Months of posturing on the House and Senate floors while battling over tax rates and unemployment benefits culminated in Tuesday night’s feigned display of brotherhood during the State of the Union address. Legislators made sure we knew that they were laying down their partisan pretensions by sitting next to the enemy during the president’s big speech.
When the ends justify the means government ethics is an anachronism. Classic abuses like corruption in office are difficult to ignore and are usually punished sooner or later. Sneaky bad behaviors like spreading propaganda and disinformation are subtle and do more damage because they are harder to spot and can influence millions.
Capitol Hill still hasn’t rid Washington of insider trading. Like term limits, that’s going to be a very difficult ethics rule to get everyone to agree to but at least it’s a conflict we know about.
Government ethics: the worst problems hide
The worst types of unethical behavior are the ones we don’t see coming. They undermine what America stands for and what we believe in. Examples are political rhetoric that distorts the truth, pandering to big money donors, and selecting special interests for legislative favoritism. All of these things point to how government ethics falls by the wayside when opportunity knocks.
The ethics of winning and losing
The rise and fall of Hillary Rodham Clinton and lingering anger among her supporters speaks volumes about America's ability to look the other way when confronted with ethical lapses.
With Donald Trump in charge ethics is about foreign interference in our government. Robert Mueller took the first head with the Manafort indictment. Now we’re warned that Michael Flynn could be another thorn in the administration’s foot in a scandal that likely won’t go away and may never be resolved.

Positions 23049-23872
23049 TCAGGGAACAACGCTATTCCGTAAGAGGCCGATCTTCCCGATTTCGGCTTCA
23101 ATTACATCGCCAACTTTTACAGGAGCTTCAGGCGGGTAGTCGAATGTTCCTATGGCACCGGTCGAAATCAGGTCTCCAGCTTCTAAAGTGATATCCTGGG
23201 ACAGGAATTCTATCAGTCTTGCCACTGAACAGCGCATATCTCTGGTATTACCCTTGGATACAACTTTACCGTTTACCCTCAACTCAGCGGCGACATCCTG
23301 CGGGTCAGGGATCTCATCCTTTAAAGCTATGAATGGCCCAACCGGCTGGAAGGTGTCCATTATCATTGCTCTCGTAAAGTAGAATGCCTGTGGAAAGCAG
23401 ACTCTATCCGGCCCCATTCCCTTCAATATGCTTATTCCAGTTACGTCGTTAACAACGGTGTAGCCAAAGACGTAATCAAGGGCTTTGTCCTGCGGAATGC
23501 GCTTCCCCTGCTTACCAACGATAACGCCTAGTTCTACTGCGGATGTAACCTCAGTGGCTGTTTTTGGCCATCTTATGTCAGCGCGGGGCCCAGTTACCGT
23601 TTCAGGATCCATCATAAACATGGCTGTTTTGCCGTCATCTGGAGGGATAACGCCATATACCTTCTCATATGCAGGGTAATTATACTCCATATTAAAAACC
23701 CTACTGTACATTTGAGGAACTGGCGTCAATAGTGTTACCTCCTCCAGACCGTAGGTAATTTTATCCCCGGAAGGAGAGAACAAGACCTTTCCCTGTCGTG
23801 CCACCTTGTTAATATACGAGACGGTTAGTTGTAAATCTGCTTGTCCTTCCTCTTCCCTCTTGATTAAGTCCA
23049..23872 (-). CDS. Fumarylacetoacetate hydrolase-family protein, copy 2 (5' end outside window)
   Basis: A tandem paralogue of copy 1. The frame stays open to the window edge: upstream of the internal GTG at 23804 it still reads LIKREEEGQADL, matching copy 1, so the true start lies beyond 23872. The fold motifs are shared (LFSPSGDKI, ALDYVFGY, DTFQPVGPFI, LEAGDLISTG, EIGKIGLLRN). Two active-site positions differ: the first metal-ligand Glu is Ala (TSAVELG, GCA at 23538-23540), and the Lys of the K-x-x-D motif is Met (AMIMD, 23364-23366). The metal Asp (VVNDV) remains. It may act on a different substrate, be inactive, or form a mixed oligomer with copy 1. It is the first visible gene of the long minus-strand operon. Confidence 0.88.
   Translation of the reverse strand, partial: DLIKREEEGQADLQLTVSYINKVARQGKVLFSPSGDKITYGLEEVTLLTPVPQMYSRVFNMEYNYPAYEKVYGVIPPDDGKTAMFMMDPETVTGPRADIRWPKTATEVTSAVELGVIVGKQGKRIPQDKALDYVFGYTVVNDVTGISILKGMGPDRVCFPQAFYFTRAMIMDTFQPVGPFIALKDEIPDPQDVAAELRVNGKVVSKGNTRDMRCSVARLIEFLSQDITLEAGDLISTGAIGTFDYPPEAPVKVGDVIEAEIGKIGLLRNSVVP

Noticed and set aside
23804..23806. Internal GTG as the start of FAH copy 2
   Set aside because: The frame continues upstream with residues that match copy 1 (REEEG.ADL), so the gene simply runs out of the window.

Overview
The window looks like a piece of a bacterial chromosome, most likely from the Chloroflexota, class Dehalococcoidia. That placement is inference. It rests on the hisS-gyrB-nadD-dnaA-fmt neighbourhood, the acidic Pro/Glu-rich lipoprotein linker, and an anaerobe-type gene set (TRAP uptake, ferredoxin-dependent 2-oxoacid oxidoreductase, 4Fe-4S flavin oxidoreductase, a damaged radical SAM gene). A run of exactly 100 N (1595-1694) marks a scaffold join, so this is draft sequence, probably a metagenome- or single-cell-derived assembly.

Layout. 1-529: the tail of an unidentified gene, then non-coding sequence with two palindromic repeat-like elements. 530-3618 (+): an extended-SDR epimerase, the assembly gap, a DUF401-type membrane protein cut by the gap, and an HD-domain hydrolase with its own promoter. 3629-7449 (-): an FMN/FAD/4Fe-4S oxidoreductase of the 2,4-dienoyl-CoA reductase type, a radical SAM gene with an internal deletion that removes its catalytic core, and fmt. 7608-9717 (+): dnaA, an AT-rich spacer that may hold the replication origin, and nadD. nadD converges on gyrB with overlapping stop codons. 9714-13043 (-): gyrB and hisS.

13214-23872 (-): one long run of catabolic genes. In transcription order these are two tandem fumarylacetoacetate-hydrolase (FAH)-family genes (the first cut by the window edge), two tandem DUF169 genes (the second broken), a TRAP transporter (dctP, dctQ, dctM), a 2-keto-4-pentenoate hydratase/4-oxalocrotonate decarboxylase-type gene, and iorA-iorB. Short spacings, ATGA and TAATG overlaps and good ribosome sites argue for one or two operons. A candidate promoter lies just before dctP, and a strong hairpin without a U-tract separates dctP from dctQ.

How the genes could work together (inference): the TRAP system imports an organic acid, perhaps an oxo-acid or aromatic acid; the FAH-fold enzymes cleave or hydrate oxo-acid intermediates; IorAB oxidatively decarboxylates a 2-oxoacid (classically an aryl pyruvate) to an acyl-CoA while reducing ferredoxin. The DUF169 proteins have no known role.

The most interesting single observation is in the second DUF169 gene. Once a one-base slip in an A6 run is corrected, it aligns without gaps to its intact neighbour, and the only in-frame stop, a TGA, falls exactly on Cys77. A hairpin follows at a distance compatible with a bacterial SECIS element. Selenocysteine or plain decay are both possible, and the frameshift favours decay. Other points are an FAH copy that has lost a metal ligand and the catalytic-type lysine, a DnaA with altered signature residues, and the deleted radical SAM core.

On Capitol Hill government ethics has turned to harassment and sexual misconduct. America wanted bipartisanship, now a scandal that’s causing problems for both parties is giving us what we asked for.
What is the Government Ethics category about?
The government ethics category is about what happens when political opportunity takes precedence over doing the right thing. From fake politics to outright thievery, as long as there is money and power to be had ethics will be an inconvenience best ignored.
During the now-forgotten controversy over extending the Bush tax rates, harsh invective ruled the day. The escalating war of words linked the wealthy to financial firms blamed for precipitating the recession, as if anyone making over $250,000 annually was by necessity employed on Wall Street.
President Obama played a pivotal role in keeping the dialogue going, reminding Americans how the wealthy benefited at their expense during the Bush years:
And keep in mind wealthy Americans are just about the only folks who saw their incomes rise when Republicans were in charge.
While perusing the produce aisle of a grocery store last Saturday, I overheard a woman telling her companion that “Tea Partiers are killing Democrats in Arizona.” She had received a text message from a family member, so she knew her statement to be true, even though the shootings had been in the news for the past hour, and other than the usual media speculation, there was no evidence that any political group was involved.
2010 was a bad one, folks. At year’s end unemployment is barely changed. Small businesses are still struggling. We are so desperate for good economic news that favorable changes in indicators that would have gone unnoticed before the recession bring frenzied news flashes about a recovery.
There is hope for a better 2011, even if the only bright spot at the moment is the end of Nancy Pelosi’s reign of horrific irresponsibility.
Mitch McConnell likes to play both sides of the fence. Republicans built their midterm election resurgence on promises to cut spending, and by adopting Tea Party demands for Washington to reverse its course. McConnell sounded agreeable, even resolute, when he assented to a non-binding GOP earmark moratorium:
I have to lead first by example. Nearly every day that the Senate’s been in session for the past two years, I have come down to this spot and said that Democrats are ignoring the wishes of the American people.